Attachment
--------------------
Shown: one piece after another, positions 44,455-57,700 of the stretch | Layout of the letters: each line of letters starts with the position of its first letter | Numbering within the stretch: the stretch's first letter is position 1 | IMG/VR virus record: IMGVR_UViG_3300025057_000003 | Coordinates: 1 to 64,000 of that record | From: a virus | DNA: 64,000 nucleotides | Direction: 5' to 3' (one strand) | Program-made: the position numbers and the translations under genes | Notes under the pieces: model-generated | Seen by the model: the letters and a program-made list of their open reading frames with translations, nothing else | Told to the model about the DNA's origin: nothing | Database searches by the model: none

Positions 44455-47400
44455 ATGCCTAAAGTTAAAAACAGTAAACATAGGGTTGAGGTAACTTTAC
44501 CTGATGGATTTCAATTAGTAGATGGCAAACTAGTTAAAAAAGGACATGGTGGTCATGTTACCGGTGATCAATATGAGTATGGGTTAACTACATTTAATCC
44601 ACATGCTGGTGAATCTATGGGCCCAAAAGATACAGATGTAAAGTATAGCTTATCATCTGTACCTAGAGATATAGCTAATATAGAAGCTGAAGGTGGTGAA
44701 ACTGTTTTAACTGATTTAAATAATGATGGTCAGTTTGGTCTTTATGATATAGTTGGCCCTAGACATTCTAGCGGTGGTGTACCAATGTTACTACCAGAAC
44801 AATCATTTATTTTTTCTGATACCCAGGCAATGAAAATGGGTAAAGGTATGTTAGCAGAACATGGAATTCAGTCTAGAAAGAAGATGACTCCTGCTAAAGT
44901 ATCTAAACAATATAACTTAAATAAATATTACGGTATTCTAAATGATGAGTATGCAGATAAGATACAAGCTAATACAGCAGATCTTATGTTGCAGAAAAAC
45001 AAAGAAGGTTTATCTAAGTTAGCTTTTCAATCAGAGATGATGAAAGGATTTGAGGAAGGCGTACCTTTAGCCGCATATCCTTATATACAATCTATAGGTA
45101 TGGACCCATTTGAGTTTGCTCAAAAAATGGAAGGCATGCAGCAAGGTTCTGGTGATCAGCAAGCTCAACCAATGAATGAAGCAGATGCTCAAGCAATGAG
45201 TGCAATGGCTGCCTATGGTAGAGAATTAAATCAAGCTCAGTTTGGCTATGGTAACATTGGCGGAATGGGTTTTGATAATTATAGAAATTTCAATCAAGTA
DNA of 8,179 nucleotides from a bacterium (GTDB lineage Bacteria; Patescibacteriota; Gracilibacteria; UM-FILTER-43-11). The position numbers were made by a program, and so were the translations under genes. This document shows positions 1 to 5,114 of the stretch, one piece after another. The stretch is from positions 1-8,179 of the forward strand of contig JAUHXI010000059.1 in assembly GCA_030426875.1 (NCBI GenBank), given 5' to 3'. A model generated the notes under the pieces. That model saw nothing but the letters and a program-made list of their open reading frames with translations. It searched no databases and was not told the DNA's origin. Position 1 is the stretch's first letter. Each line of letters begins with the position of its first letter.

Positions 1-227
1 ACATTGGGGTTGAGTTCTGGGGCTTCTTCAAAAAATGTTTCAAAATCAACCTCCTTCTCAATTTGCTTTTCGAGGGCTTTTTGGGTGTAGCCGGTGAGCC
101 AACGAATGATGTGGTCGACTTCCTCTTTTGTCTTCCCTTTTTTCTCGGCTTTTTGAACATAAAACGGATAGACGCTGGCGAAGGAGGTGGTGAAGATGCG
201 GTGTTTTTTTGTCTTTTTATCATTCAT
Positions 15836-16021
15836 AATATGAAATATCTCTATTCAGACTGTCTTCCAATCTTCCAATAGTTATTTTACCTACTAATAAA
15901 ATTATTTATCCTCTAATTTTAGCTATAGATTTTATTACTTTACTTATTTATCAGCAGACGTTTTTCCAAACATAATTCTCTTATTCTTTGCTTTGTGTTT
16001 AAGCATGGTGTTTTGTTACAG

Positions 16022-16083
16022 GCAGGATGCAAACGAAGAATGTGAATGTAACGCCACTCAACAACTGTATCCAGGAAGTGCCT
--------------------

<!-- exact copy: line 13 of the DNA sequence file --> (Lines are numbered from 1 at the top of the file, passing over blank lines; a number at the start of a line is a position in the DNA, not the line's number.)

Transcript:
Positions 1-227